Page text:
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Jewish Agency Board Endorses Horev Report but Further Study Will Continue on Its Various Elements

The Jewish Agency’s Board of Governors has followed the World Zionist Organization Executive in endorsing the proposal to concentrate immigration and absorption of settlers in Israel under a single authority instead of dividing the functions between the Jewish Agency and Israel’s Absorption Ministry.

However, the governors, who finished a two-day meeting here yesterday, said that the proposal, known as the Horev Report, entailed complex legal, procedural and financial problems. The Jewish Agency would, therefore, appoint a special committee to study them.

(In Jerusalem, it was reported today that Premier Yitzhak Rabin told the Knesset that the Cabinet will decide within two or three months whether or not to accept the Horev Report which has been sharply condemned by Absorption Minister Shlomo Rosen. Rabin told the Knesset that he saw no haste in dealing with the report’s recommendations. In the meantime, he added, the report was being studied, including the objections by Rosen.)

Max Fisher, Board chairman, told the press that his colleagues had also studied a report on the Agency’s own workings drawn up by two professors of the Harvard Business School. There would be further studies of the Agency’s staffing policy.

AGENCY FINANCES DISCUSSED

Yosef Almogi, chairman of the WZO and Jewish Agency Executives, said that in the coming year the Agency expected to raise $440 million and, like last year, would have to operate on a deficit. Fund-raising, already suffering from the world-wide economic situation, had now been further hit by the devaluations in Mexico and Australia, although they had been particularly offset by Israel’s own series of currency devaluations.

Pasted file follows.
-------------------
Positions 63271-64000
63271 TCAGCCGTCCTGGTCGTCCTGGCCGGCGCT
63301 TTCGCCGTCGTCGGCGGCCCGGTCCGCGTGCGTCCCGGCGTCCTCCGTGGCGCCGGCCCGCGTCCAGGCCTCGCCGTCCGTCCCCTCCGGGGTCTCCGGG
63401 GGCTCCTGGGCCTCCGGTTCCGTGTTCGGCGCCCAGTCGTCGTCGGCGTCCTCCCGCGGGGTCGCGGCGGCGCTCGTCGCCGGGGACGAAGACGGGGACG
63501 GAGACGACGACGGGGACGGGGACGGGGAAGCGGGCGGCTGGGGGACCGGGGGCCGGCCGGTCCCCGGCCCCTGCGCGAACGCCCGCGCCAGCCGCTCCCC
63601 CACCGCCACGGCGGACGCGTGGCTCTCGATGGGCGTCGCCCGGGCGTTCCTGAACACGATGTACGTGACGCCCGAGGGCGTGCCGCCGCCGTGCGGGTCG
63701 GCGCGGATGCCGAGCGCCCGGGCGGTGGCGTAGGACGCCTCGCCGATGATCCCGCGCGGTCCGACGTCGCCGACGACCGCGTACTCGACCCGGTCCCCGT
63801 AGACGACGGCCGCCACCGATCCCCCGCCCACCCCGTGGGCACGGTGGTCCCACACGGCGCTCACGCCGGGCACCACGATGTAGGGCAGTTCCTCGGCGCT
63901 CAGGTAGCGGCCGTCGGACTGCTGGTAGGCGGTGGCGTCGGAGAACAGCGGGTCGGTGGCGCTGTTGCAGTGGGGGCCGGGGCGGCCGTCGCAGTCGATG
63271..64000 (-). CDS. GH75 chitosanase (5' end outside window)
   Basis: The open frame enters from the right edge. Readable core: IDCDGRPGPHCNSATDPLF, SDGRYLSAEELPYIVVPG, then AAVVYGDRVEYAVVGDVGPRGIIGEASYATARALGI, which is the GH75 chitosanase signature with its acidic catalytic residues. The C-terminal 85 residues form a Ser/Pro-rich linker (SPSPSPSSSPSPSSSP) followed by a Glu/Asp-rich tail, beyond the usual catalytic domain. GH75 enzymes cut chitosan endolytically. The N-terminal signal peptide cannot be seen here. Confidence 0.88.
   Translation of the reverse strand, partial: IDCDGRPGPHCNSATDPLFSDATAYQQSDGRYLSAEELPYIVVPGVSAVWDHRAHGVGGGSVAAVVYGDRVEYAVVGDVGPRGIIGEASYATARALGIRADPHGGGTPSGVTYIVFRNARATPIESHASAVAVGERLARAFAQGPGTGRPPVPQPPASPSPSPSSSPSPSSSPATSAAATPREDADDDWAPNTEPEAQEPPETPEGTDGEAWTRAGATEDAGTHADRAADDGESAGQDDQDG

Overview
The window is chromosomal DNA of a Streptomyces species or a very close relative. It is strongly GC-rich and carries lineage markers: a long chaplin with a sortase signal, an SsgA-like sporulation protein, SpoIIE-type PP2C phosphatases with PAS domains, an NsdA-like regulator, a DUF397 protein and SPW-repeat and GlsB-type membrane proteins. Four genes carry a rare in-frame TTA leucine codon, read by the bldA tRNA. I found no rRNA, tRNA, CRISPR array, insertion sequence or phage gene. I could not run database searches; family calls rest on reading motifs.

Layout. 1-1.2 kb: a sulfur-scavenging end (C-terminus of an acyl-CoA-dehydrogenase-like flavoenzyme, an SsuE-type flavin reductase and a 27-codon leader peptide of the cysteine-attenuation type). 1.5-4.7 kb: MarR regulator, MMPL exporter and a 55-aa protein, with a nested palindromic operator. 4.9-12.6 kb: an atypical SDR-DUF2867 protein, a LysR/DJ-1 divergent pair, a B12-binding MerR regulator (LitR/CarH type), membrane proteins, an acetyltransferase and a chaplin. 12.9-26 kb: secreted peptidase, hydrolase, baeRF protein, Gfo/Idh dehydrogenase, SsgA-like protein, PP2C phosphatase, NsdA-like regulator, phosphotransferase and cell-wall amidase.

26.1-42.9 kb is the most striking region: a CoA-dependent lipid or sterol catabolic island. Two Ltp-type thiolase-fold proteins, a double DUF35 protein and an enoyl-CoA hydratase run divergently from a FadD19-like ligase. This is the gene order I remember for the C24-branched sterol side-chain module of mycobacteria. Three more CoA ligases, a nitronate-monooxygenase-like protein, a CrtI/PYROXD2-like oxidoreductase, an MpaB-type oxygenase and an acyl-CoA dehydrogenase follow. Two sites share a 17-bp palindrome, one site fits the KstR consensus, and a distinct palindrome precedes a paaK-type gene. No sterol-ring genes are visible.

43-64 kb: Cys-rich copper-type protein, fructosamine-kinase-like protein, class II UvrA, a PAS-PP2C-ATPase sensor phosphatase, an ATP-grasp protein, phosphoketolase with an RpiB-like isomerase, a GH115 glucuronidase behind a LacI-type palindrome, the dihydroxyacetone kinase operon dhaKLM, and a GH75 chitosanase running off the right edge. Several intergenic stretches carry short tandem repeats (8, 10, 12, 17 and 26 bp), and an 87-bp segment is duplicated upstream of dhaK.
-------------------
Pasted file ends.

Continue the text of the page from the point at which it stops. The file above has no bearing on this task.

In 1975, the deficit budget of $502 million had meant cuts in housing and education. But Almogi stressed that the essential services for aliya and absorption had been sustained. Both Fisher and Almogi spoke of the need to improve the fund-raising techniques of the Jewish Agency around the world and to strengthen young leadership in the various communities.

Answering criticism about handling of Soviet migrants who preferred to settle elsewhere than in Israel. Fisher said that, as co-chairman of a special committee which is now studying this problem, he had asked the United States government to grant visas for those who wanted to settle in the U.S.

It was also officially confirmed that Moshe Rivlin is resigning from the Jewish Agency after five years as its director general. Unlike Rivlin, his successor would not also be the director of the WZO. Fisher stressed that in choosing Rivlin’s successor the Agency would not he influenced by any affiliation he might have to a particular Israeli party. Both men paid warm tribute to Rivlin who, at 51, is to be the chairman of the Jewish National Fund. The next meeting of the Jewish Agency’s Board will be in Israel in February.

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